Josh Smith was one of the bigger names in free agency last summer—although it could be argued there was only one big name in free agency last summer (Dwight Howard) with a bunch of littler names (Smith, Brandon Jennings, Monta Ellis, et al) wanting to be paid as if they were, in fact, big names, only to find disappointment.
Smith, for instance, was thought by some to be looking for a max deal. He didn’t find one, settling for four years and $54 million from the Detroit Pistons.
In his nine years with the Atlanta Hawks, Smith was something of an enigma—an athletic defender with long arms, terrific ball-handling skills and a fatal willingness to take any and every jump shot ever presented to him by a defense.
While with the Hawks, Smith averaged 1.4 3-point attempts per game and made 28.3 percent of them. But his love affair with the 3-point line ebbed and flowed. In 2009-10, his final season under Mike Woodson in Atlanta, Smith limited himself to seven 3-point attempts in 81 games. That came after attempting 110, 152, 99 and 87 the previous four years.
Not surprisingly, Smith shot a career-best 50.5 percent from the floor, had a career-high 4.2 assists per game, upped his rebounding to a career-high 8.7 per game, rang up 9.3 win shares and posted a player efficiency rating of 21, up from 17.2 the year before and two points better than his previous career-high of 19 in 2007-08.
If really appeared, that at age 24, J-Smoove had started to figure some things out.
He did, just not the things many—including former Hawks coach Larry Drew—would have liked him to figure out. Primary among those was his addiction to taking 3-pointers.
His attempts per game shot back up, to two per game in 2010-11, 1.7 in 2011-12 and a career-high 2.6 in 2012-13. His success with those shots? Not good: 30.2 percent.
When Smith came to the Pistons over the summer, the worry was that the choice of Joe Dumars to go huge up front could harm the opportunities and efficiency of young bigs Greg Monroe and Andre Drummond.
It really hasn’t, but only because Smith has been content to sit outside and hoist jumpers. And man, is he hoisting.
Smith is shooting 27.2 percent on an almost unfathomable 4.5 3-point attempts per game.
Of course, his percentage from inside the arc is only 44.7, as he is settling far too often for midrange attempts, as evidenced by the shot charts below. The first is his basic shot chart—filled with lots of red, indicating Smith is below-average from just about every area on the court. The second is the distribution of the 335 shots he has taken this season through Friday night’s win over the Brooklyn Nets.
The first question is an obvious one. Why so many above the break 3s? Smith has launched 91 3s from above the break in just 24 games. It’s just not that efficient a shot, particularly when you’re only sinking 28.6 percent of them.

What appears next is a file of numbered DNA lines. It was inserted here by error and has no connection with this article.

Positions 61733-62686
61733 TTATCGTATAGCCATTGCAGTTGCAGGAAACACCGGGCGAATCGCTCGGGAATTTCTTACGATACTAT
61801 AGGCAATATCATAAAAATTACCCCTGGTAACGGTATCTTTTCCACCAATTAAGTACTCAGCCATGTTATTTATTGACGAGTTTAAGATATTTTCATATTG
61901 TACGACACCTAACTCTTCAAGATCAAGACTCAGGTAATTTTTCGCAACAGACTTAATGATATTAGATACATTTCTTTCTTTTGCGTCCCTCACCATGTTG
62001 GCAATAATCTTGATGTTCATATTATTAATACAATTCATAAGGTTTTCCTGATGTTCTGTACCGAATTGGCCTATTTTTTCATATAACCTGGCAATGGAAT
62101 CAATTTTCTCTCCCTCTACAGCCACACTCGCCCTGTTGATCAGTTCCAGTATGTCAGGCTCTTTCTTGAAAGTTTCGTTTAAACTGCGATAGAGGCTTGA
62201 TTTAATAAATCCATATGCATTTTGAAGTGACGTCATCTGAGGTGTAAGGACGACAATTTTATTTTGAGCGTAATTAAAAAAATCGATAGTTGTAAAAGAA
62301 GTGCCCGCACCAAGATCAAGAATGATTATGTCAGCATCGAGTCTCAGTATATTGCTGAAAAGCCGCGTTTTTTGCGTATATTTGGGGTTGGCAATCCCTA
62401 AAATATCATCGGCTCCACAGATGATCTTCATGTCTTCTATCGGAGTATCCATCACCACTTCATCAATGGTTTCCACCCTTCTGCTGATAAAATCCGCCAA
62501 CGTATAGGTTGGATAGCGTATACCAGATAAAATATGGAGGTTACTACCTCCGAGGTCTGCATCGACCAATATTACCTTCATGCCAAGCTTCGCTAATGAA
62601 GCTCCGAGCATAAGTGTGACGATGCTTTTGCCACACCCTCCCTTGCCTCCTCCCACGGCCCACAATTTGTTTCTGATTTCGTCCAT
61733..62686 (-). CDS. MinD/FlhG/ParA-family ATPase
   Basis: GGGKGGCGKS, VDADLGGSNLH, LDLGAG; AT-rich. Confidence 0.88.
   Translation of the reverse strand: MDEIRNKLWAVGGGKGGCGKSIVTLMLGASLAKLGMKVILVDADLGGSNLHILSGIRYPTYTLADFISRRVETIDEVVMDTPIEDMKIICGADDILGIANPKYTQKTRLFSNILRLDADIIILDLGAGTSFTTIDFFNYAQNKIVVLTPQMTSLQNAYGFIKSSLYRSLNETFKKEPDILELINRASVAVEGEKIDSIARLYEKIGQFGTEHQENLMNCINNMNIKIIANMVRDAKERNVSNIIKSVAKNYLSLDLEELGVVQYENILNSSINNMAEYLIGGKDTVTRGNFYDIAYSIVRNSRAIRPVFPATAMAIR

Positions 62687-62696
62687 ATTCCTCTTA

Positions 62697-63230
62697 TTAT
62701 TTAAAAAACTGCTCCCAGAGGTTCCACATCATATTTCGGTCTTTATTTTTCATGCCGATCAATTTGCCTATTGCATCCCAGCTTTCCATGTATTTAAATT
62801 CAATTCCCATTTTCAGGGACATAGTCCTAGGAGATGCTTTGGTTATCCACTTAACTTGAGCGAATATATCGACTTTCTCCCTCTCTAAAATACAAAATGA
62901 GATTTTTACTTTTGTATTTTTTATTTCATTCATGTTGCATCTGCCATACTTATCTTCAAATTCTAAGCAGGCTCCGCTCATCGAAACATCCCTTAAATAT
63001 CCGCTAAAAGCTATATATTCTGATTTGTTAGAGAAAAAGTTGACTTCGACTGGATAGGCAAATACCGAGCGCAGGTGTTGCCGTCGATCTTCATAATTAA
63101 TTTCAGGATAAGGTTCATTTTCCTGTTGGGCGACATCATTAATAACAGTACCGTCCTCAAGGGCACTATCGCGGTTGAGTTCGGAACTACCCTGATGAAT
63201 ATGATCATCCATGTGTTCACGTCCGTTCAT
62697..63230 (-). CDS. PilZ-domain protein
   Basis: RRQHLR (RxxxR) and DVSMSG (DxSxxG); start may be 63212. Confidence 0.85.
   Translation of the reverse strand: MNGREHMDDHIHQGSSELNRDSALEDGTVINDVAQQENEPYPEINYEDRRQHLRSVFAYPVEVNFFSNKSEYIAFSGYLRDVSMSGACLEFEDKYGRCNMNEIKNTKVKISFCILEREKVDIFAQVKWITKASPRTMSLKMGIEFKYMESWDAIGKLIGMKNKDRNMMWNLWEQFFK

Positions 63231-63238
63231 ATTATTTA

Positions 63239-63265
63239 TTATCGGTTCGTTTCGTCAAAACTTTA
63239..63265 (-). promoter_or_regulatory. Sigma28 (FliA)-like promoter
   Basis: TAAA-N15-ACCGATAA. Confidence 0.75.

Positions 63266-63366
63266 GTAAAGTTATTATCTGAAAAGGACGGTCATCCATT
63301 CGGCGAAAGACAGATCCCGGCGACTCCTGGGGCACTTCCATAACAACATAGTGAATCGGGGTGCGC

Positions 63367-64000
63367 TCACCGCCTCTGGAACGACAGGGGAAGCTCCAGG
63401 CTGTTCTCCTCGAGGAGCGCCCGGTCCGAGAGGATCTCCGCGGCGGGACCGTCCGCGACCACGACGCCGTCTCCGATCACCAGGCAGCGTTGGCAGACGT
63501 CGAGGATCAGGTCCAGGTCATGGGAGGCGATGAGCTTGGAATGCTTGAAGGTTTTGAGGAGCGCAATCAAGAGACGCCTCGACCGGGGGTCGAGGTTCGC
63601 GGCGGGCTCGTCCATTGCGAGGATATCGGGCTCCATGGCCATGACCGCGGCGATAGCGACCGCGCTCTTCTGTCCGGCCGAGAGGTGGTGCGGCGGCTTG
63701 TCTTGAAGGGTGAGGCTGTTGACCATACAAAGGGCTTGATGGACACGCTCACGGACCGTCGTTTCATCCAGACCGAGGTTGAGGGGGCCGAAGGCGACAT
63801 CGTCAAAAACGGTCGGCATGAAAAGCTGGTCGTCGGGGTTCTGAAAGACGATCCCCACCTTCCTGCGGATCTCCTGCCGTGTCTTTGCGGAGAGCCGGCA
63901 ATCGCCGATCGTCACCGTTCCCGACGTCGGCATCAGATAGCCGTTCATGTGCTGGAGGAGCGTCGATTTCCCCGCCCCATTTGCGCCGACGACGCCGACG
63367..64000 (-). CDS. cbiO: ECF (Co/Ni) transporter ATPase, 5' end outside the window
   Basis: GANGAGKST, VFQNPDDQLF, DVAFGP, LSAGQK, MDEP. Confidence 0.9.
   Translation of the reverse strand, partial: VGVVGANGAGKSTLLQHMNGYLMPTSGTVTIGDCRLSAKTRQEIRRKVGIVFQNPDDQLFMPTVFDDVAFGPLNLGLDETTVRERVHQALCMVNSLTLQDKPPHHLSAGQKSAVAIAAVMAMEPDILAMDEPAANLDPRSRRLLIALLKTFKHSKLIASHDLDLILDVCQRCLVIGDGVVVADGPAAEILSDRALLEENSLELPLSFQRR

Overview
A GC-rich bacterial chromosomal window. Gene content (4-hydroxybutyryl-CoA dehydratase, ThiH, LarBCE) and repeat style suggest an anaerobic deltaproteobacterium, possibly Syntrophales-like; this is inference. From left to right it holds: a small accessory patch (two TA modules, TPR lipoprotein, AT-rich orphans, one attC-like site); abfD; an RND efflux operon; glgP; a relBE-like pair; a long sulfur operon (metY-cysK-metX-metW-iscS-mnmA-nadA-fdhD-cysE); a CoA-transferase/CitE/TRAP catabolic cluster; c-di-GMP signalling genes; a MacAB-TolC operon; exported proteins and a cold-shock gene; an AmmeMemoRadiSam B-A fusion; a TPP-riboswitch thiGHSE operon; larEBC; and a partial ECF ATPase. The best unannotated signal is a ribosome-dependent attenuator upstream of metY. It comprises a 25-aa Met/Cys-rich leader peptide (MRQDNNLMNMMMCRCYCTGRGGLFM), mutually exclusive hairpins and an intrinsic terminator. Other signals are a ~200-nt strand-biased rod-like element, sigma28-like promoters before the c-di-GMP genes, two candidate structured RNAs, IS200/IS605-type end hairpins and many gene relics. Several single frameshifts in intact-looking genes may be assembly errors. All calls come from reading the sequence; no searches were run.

But it could be because he’s even worse at the more efficient corner 3, where he is just 2-for-7 from the right corner and 0-for-6 from the left.
But he makes up for it with his intelligent shot selection when he’s inside the arc. Except, no … no, he doesn’t.
His shot distribution finds that almost 23 percent of his shots—77—are from the dead zone of shooting, the dreaded mid-range, where Smith is making just 23.4 percent (18-for-77).
The most frustrating part about it is that Smith is an able and very willing passer in the paint when he does decide to drive.
That all having been said, the Pistons offense may be less than aesthetically pleasing but it has been brutally, brutally effective. The Pistons lead the league in points in the paint, where they generate 64.2 percent of their points. Of their 915 makes, 505 of them are within five feet of the cup.
That brutal effectiveness is fueled, at least in part, by Detroit being the best offensive rebounding team in the NBA at 13.8 per game.
That’s a good thing, because the Pistons are next-to-last in the NBA in 3-point shooting (31.4 percent) and dead last in free-throw shooting (67.2 percent).
For as clunky and inefficient as Detroit’s offensive sets can look—complete with lousy spacing and abysmal shot selection at times—the Pistons are right in the middle of the league (16th) in offensive rating at 101.9 (points per 100 possessions), they’re 17th in the league in turnover percentage (16.1), 18th in effective field goal percentage (48.8) and 23rd in true shooting percentage (52.0).
Don’t try to make sense of those numbers as a group. I did and it just made my head spin.
Smith’s advanced metrics are stunningly all over the place (OK, not so stunning). He’s got an offensive rating of 103.4 (somehow) and a defensive mark of 104.0. His 42.7 percent effective field-goal shooting is second-worst on the club among players who actually play (so, yes, excluding Peyton Siva and Luigi Datome). His offensive rebounding percentage of 4.0 is actually worse than that of Kyle Singler (now there’s a prop bet that could have made someone a fortune a few months ago).
The Pistons are treading water at 11-13, which in the Eastern Conference makes them a solid contender for the No. 3 seed.
If Maurice Cheeks can somehow get Smith’s shot selection reined in to merely ill-advised rather than galatically awful, this team could go places (and by places, I mean the second round, where they become roadkill to either Miami or Indiana).